Frontiers in Bioscience-Landmark (FBL) is published by IMR Press from Volume 26 Issue 5 (2021). Previous articles were published by another publisher on a subscription basis, and they are hosted by IMR Press on imrpress.com as a courtesy and upon agreement with Frontiers in Bioscience.
Academic Editor: David Capco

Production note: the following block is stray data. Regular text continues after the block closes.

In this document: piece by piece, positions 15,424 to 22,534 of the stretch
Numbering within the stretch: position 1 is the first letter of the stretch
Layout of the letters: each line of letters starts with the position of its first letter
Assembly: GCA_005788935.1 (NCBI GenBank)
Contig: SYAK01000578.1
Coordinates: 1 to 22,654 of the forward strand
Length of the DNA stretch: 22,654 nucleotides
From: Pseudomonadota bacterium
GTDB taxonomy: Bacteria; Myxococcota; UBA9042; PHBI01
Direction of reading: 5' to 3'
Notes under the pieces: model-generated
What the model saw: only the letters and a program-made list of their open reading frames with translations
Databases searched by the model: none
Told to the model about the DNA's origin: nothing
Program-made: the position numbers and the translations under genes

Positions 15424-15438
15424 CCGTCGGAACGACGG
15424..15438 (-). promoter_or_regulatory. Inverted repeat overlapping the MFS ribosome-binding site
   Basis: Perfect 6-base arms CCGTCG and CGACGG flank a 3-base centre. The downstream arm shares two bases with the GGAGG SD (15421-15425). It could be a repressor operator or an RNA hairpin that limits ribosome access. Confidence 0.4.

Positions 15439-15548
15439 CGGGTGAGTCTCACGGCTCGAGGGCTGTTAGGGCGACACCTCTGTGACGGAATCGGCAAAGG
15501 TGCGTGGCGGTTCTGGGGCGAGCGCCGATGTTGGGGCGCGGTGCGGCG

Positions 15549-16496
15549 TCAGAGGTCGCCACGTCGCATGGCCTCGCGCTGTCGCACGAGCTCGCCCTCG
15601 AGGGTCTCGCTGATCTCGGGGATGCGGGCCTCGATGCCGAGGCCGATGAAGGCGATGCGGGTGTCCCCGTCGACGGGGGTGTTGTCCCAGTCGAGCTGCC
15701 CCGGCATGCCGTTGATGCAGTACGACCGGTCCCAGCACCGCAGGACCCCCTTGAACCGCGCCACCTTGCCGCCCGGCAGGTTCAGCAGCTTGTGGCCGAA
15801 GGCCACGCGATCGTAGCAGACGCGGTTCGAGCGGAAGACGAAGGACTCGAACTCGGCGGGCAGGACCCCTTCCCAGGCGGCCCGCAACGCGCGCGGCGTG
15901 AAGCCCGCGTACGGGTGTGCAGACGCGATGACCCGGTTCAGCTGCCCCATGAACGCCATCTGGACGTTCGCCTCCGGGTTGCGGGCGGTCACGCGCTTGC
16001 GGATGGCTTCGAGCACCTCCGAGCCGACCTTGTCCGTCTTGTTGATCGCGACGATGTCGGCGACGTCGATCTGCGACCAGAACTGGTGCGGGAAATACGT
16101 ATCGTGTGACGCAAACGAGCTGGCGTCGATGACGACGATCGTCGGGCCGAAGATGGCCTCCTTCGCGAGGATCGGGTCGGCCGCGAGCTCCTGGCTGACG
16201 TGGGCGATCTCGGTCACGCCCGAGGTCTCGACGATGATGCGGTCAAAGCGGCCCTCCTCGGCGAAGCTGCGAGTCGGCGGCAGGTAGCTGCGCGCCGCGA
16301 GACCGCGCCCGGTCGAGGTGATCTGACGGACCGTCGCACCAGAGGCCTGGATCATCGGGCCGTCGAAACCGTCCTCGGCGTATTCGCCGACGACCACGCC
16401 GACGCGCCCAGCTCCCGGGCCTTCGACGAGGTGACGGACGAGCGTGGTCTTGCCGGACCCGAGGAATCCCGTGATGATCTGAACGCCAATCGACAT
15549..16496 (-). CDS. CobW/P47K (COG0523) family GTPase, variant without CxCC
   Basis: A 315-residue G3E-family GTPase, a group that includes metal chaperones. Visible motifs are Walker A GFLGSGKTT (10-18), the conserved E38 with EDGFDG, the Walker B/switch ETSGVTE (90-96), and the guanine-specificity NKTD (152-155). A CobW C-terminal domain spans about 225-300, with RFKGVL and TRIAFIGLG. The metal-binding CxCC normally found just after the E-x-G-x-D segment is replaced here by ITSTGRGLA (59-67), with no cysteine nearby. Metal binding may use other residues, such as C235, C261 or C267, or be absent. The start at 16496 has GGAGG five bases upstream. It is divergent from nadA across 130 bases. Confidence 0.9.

The cytoskeleton of the mammalian egg and early embryo is highly unique when compared to the cytoskeleton of their somatic cell brethren. Although all three cytoskeletal systems, actin filaments, microtubules, and intermediate filaments, are present as early as the unfertilized egg; each system has adapted features that allow the egg and early embryo to meet the strict demands of the developmental process. The major demands placed upon eggs and embryos are developmental transitions (i.e., fertilization, compaction, blastocyst formation, germ layer formation and gastrulation), each of which must be traversed in order for the embryo to form a new individual. To successfully complete all of the necessary processes during early development, eggs and embryos must call upon many signal transduction mechanisms, cytoskeletal components, and genes that are both unique to embryogenesis and ubiquitous among many types of somatic cells. It is the goal of this review to provide some current details into the mechanisms that drive early development primarily focusing on the cytoskeletal components eggs and embryos have adapted to promote embryogenesis.